In Edgar Allan Poe’s glorious short story “Hop-Frog,” the title character, a court jester, plays a practical joke on the king he serves—a king who “seemed to live only for joking”—and on the king’s seven joke-loving ministers. What’s the joke, you ask? He dresses them up as ersatz orangutans (his costume materials are tar and flax), binds them together, hoists them into the air by a chandelier chain, and proceeds, in front of an assembled crowd of masqueraders, to light them on fire. Introducing himself to the crowd, our hero says, “As for myself, I am simply Hop-Frog, the jester—and this is my last jest.” The eight corpses swing in their chains, “a fetid, blackened, hideous, and indistinguishable mass.” A good joke! You never know where it’s going to take you.
I thought about Poe yesterday while watching the Super Bowl. I had read somewhere that no football team named after a bird had ever won the title game—a claim that only holds up if you agree the Baltimore Ravens are named after a poem. (The Seahawks’ torching of the Broncos ends that 47-year streak, of course, leaving the Eagles, Falcons, and Cardinals to continue their trophy-less flapping.) When Baltimore chose the Ravens as its post-Colts identity, I was living in South Korea—about as far from my hometown and from American football as possible. But I clearly remember the pleasure and pride I felt when I heard the news. Baltimore! Honoring Poe! And naming its football team after a poem that features a bad-news-bearing bird that overstays its welcome! How weird. How wonderful.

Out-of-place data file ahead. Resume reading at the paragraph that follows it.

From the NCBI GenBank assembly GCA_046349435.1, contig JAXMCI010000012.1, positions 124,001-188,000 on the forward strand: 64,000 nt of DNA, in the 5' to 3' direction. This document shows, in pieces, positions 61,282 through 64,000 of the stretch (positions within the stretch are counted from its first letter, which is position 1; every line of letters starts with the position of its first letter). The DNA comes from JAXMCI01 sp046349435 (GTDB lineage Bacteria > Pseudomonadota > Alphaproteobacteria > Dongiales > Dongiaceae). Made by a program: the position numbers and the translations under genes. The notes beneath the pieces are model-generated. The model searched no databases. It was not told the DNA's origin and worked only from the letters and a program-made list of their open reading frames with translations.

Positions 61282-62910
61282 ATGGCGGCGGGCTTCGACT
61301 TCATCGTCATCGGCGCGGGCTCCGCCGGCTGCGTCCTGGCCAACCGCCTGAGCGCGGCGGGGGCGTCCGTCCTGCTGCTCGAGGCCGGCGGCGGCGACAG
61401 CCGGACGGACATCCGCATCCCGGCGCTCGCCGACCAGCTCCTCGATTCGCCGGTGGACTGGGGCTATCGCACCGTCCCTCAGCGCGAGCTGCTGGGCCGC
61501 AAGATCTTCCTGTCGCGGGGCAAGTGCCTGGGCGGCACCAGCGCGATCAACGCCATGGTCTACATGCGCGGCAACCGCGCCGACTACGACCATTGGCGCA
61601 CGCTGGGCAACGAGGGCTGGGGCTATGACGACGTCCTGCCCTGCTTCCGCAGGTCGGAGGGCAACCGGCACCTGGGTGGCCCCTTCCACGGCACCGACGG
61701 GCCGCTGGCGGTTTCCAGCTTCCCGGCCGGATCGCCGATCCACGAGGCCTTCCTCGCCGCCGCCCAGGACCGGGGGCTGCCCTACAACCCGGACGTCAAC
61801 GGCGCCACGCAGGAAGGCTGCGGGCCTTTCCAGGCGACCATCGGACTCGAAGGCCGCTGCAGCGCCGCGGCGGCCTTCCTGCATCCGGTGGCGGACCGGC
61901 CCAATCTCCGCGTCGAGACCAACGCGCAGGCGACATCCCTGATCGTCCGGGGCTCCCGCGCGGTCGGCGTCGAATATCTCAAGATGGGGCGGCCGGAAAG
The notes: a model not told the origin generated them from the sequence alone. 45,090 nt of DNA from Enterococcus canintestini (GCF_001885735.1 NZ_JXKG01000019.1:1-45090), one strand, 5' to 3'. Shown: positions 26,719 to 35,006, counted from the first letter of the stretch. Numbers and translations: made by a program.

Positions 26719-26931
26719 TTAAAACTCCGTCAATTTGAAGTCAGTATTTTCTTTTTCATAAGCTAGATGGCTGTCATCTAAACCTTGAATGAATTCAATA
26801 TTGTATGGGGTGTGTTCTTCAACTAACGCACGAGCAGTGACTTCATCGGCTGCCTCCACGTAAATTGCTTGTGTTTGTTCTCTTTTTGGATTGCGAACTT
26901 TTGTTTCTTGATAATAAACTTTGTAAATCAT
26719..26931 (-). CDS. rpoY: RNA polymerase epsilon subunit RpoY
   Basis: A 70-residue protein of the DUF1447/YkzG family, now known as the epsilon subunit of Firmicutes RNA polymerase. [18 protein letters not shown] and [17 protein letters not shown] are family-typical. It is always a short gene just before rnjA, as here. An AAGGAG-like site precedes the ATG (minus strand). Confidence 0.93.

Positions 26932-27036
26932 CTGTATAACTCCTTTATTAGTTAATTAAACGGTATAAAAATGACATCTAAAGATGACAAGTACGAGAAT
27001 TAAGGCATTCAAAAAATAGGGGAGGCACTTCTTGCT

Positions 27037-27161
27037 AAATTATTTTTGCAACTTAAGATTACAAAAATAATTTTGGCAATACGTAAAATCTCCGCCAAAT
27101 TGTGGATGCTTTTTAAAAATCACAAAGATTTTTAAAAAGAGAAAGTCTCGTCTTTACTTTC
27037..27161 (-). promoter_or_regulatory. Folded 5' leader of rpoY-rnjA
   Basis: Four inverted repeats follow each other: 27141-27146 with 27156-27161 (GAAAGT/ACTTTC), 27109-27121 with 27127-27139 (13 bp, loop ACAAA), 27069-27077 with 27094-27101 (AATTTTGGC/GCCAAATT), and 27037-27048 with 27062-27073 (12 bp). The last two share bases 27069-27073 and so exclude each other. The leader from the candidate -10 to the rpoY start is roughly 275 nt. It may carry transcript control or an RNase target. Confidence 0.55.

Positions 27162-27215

Baltimore doesn’t have a basketball team, the Bullets having relocated to Washington in 1973. (And then becoming—alakazam!—the Wizards in 1997.) Seattle’s basketball team was stolen by some Oklahoma City moneymen in 2008. Can somebody please get one of these cities a team? And can that team please (c’mon now, you saw it coming) be named the Hop-Frogs?